Bofors: The Winning Factor Of Kargil War


New Delhi: The moment one hears about Bofors, it reminds most people about the Bofors scam that had rattled the political history in 1980s and gave it a new turn.

But the same controversial Bofors howitzers will, one day, chart a new chapter by strengthening the Indian Army during the 199 Kargil war and will lead to its victory by giving it “an edge”, nobody could have imagined it. During India-Pakistan Kargil conflict, when the Indian army was going through a tough phase, then the Sweden-made Bofors weapons came to the rescue of the Indian soldiers.

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Major highlights of all the operations in “Operation Vijay” was comprehensive destruction of enemy defences and suppression of enemy artillery forcing them to vacate their defences, leaving behind a large cache of arms, ammunition, equipment and stores.

The suppression of enemy small arms and artillery fire reduced own casualties considerably. The infantry battalion Commanding Officers, company commanders, platoon commanders and men did not mince words in expressing their gratitude to the gunners. The role of artillery in the battlefield, as destructive and decisive arm was indeed written in golden letters in “Operation Vijay”.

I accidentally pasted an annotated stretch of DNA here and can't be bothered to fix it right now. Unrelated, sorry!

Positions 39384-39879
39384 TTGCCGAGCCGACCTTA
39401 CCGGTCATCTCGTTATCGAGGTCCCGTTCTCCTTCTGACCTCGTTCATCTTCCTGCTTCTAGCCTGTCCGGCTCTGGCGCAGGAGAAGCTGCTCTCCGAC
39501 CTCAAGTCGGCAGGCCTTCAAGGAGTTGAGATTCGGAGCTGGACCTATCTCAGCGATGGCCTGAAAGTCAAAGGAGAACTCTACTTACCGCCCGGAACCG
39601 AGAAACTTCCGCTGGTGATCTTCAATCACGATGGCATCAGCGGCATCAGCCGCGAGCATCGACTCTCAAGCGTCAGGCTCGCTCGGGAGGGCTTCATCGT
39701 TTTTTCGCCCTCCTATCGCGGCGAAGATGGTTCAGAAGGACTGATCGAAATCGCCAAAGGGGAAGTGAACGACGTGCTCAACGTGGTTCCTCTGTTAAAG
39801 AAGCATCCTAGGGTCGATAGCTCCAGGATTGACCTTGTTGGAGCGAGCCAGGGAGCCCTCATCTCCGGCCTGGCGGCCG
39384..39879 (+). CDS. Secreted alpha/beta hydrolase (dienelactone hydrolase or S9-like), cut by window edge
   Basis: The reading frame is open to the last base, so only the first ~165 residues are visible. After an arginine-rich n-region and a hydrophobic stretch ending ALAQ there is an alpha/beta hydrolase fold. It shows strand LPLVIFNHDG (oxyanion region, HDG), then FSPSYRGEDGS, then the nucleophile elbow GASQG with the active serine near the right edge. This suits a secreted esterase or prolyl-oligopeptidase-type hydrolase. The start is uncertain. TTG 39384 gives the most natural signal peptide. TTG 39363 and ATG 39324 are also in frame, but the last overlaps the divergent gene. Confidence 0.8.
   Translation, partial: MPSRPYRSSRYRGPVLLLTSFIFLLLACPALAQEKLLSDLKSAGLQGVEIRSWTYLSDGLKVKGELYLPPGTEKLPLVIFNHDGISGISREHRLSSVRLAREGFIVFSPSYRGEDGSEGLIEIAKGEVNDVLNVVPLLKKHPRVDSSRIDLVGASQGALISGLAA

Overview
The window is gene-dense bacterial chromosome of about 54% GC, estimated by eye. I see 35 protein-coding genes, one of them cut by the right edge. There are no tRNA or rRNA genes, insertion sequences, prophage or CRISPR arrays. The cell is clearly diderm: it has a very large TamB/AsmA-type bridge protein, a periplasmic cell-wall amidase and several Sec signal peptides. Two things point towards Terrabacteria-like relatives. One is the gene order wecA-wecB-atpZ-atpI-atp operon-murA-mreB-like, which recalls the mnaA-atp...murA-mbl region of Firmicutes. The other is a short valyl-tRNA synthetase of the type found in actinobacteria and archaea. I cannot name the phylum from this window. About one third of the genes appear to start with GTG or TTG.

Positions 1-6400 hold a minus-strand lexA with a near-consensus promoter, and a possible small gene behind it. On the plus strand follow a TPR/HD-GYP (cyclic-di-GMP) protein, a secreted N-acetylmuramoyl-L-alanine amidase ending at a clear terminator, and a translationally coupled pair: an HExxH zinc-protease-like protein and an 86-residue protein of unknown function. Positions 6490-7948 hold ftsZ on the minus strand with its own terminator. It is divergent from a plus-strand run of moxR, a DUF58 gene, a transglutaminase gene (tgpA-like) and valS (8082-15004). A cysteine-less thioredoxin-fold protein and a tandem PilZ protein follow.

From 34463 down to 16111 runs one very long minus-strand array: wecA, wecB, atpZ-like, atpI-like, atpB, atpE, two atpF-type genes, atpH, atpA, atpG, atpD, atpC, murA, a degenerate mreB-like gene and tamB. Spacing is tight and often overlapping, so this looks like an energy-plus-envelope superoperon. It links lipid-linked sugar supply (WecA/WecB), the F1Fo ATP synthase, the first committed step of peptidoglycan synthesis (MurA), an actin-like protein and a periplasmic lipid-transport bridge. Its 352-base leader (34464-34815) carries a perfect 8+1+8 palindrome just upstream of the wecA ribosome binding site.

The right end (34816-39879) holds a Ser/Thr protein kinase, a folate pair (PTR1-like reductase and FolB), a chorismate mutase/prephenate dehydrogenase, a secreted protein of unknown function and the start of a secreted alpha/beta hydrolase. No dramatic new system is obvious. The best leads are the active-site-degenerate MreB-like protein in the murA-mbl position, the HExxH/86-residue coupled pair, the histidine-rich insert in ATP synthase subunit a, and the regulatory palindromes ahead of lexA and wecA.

India’s victory in Operation Vijay was not achieved without major sacrifices. Three valiant officers and 32 brave soldiers of the Regiment of Artillery laid down their lives in the true spirit of Izzat-O-Iqbal. Pakistan lost is estimated 69 officers and 772 OR, mainly of Northern Light Infantry (NLI). Over 1000 Pakistani soldiers were wounded.

Despite the controversy over its induction, 155mm FH 77-B Bofors performed remarkably well and was mainstay of artillery in the operations. Its maximum range of 30 km enabled deep strikes on the enemy’s gun positions, administrative installations, ammunition dumps, and headquarters, besides neutralizing forward positions held by the intruders. By moving up these guns, 105mm field guns, 160mm and 120mm Mortars and 122mm GRAD BM 21 Multi Barrel Rocket Launcher’s (MBRLs) into forward guns positions for ‘direct’ fire on enemy localities, literally under the nose of the enemy and thereby inviting certain enemy artillery fire onto themselves, the gunners exhibited unparalleled courage in battle.


The Indian artillery fired over 2,50,000 shells, bombs and rockets during the Kargil conflict.  Approximately 5,000 artillery shells, mortar bombs and rockets were fired daily from 300 guns, mortars and MBRLs while 9,000 shells were fired the day Tiger Hill was regained.  During the peak period of assaults, on an average, each artillery battery fired over one round per minute for 17 days continuously.  Such high rates of fire over long periods had not been witnessed anywhere in the world since the World War II.  Even during World War-II, such sustained artillery firing was not common at all.

The men at the guns had blisters on their hands from carrying and loading shells and cartridges.  Very few of them got more than a couple of hours of sleep in every 24 hours cycle.  They had no time for proper meals and were often themselves under enemy artillery fire.  Yet, they carried on relentlessly. Last but not the least artillery was, in fact, the prime killer since 80 per cent of the casualties suffered by the enemy were on account of artillery fire.

Sources: India Today